What Does a Transformer Do?

It may pass in a rare conversation about electronics but the workings of a transformers aren’t quite as discussed as the word itself. What goes on in a transformer? What does it actually do? It’s actually quite handy and much more common than you think.

A transformer usually consists of two coils wrapped around a core capable of magnetic permeability. Silicon steel or iron make up this core, while the coils are usually copper or aluminum wires coated with a thin layer of insulation. This combination wire of metal and insulation is often referred to as magnet wire or enameled wire. The two coils are referred to as the primary coil and the secondary coil.

The basic function of the transformer is to convert the incoming power to a different output power. Basically, it pumps up the voltage that goes out of the transformer. To do so, a varying current will go through the primary coil and create a varying magnetic flux in the core. This magnetic flux in the core will induce a varying magnetic field through the secondary winding and create an electromotive force—otherwise known as EMF. Electromotive force is the voltage generated by the magnetic force within the transformer. The higher voltage allows energy to be transmitted more easily over long distances at a low current.

Each transformer is based on two principles. The first is that an electric current runs through the primary coil to create the necessary magnetic field. The second is that a varying magnetic field exists in the secondary coil, which creates a voltage across the ends of that coil. Even though each transformer is based on these principles, they still have a wide range of possible designs and sizes that accomplish the same thing. A transformer can be small enough to fit into a microphone, or it can weigh several tons.

In extremely simplified terms, a transformer takes an electric current and, through electromagnetism, boosts the voltage that comes out of the transformer so it can go longer distance more easily and cheaply. Of course, there is much more to a transformer than that and plenty more complicated words that require a dictionary, but that is the cut down definition and workings of a transformer. Transformers are complicated, but they do something simple for us: they transmit energy over longer distances than would otherwise be possible at the same cost of materials. They aren’t just handy, they’re money-savers.

What Does a Circuit Breaker Do?

Every now and then, your circuit breaker is tripped. A room in the house goes dark, or your electrical plugs don’t work and you simply flip the switch back to where it should be. But what exactly is going on when that switch flips off? What does your circuit breaker do for you? The simple answer is that your circuit breaker is there to protect you, but how it does so is a little more complicated.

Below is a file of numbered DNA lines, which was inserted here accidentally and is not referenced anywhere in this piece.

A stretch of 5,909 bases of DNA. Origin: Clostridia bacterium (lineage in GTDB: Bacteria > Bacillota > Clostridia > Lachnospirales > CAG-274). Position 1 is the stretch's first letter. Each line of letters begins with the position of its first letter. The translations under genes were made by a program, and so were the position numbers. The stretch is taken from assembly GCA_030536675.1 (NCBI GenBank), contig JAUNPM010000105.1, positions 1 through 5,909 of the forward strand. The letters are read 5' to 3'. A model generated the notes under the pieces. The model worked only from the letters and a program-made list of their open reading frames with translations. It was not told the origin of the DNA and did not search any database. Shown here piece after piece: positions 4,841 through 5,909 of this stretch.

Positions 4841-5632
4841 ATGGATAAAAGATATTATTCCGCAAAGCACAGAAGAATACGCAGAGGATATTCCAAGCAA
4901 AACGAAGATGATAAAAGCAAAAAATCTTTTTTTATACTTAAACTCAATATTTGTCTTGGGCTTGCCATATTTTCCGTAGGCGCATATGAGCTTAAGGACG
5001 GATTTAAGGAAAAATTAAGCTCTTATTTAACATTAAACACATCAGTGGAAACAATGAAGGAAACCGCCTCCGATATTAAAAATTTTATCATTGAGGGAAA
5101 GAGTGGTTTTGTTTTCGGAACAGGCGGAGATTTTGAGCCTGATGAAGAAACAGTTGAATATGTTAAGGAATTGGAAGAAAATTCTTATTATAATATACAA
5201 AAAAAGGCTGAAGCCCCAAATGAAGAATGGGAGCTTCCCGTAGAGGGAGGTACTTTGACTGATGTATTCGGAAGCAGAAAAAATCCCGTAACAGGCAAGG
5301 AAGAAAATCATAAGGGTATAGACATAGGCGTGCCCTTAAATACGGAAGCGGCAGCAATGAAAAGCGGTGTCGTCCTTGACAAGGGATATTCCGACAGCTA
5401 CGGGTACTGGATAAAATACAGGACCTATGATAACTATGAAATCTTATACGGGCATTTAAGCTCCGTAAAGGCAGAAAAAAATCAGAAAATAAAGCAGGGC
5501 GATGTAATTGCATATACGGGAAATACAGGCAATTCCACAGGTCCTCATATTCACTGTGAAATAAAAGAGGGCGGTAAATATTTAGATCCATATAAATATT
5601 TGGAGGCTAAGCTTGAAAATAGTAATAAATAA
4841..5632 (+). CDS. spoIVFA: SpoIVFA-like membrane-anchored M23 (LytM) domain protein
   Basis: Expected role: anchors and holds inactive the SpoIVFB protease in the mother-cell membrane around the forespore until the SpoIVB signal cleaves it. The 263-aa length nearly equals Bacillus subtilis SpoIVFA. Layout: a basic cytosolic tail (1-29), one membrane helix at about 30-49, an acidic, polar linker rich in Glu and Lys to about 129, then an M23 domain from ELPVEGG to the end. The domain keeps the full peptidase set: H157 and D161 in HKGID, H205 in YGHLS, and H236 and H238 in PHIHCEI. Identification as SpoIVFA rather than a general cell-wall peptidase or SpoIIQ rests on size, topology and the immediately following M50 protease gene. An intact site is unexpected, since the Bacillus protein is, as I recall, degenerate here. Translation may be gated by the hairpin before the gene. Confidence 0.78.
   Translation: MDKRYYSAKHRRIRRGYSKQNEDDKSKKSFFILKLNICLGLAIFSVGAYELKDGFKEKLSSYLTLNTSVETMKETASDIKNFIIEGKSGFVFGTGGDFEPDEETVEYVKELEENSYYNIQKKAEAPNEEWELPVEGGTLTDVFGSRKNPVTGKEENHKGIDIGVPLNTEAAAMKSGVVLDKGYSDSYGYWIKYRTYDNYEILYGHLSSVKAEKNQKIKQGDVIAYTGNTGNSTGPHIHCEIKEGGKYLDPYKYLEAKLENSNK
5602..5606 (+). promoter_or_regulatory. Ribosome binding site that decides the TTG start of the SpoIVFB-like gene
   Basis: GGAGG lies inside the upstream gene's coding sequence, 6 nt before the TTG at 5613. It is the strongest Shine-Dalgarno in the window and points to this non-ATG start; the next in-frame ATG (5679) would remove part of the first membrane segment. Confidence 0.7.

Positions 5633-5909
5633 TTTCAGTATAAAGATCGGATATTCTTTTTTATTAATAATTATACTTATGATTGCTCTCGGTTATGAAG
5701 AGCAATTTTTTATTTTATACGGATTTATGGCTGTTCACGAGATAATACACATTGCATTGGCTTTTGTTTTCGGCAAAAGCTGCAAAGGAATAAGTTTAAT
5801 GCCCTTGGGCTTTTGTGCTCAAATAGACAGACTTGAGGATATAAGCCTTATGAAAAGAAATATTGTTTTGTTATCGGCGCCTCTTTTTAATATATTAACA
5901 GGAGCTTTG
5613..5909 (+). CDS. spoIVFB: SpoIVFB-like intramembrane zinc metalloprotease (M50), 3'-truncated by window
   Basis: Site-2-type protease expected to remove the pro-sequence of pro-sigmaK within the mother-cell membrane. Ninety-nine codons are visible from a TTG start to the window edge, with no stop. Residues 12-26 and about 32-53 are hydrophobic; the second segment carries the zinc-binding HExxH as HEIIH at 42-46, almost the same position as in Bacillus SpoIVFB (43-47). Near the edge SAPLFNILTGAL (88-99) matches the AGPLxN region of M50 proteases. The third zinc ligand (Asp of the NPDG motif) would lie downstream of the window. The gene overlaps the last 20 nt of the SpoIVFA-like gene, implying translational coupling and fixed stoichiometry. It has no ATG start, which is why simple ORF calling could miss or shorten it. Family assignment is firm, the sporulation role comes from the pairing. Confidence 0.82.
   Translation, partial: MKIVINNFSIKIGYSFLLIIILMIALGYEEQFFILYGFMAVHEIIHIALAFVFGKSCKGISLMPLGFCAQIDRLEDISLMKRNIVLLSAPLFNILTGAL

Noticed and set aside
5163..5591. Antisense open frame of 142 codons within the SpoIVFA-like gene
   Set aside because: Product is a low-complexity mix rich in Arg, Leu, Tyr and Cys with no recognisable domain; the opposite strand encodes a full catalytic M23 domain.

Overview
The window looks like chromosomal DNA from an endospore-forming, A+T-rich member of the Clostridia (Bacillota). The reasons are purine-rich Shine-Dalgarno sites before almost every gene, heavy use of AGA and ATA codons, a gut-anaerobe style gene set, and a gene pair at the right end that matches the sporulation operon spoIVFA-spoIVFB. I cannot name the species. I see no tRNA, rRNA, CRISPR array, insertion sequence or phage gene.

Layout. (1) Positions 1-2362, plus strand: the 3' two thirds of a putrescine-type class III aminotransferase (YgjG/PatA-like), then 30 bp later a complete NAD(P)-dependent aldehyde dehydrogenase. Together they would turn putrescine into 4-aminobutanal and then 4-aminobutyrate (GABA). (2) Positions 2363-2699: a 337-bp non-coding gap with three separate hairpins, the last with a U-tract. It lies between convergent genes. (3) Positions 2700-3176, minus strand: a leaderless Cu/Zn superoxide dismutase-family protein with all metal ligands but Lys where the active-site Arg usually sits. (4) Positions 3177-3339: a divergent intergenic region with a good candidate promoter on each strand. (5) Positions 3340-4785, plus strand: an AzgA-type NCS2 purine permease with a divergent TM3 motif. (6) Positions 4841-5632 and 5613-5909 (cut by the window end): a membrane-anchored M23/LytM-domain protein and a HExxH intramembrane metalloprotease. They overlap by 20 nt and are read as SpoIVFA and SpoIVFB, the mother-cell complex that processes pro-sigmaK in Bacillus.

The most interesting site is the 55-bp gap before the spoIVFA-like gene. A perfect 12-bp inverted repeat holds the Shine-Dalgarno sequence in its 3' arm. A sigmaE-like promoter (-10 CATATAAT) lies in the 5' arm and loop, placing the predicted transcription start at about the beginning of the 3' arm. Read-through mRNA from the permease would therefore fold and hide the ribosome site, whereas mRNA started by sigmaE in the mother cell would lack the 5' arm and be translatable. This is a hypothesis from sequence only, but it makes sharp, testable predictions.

Circuit breakers are called such for a reason. When a dangerous surge of energy is detected, your circuit breaker will interrupt the electric flow by opening the circuit to prevent possible fires or other damage. When the circuit is opened, it creates what is called an arc, which is a large amount of heat created by the interruption of the electric flow. The breaker is designed to withstand this arc and then extinguish it to avert any possible danger.

When an overabundance of energy is detected, the circuit is opened by what are called contacts, which are made of highly conductive metals to ensure that the contacts can endure the arc. But, these contacts can wear out after battling the many arcs that come their way. Luckily, many circuit breakers have replaceable contacts so it’s easy to keep your home or any other building safe from fire or electrical damage. When you flip the switch back on, the circuit closes and resumes the electric flow to give you that light and electricity you need.

While the contacts are able to hold the heat of the arc, the arc must be extinguished before the electric current can be reestablished. This can be done with air, oil, insulating gas or vacuum, depending on what type of circuit breaker it is. It sounds complicated, but it doesn’t take long for the arc to be extinguished. Most arcs can be snuffed out in 30 to 150 milliseconds. That’s about 0.03 to 0.15 seconds. So, when you finally lug those old boxes aside, the arc has been extinguished and the circuit is ready to resume that electric flow to your television.

When the circuit breaker is tripped, it seems like a bit of a nuisance to go flip it back on. But, in reality, your circuit breaker is protecting you, like a security system for malevolent electric surges. Except, unlike a security system, it not only detects the problem, it gets rid of it for you. Just reset it and that trusty circuit breaker will be ready to defend you from the next fire or power surge.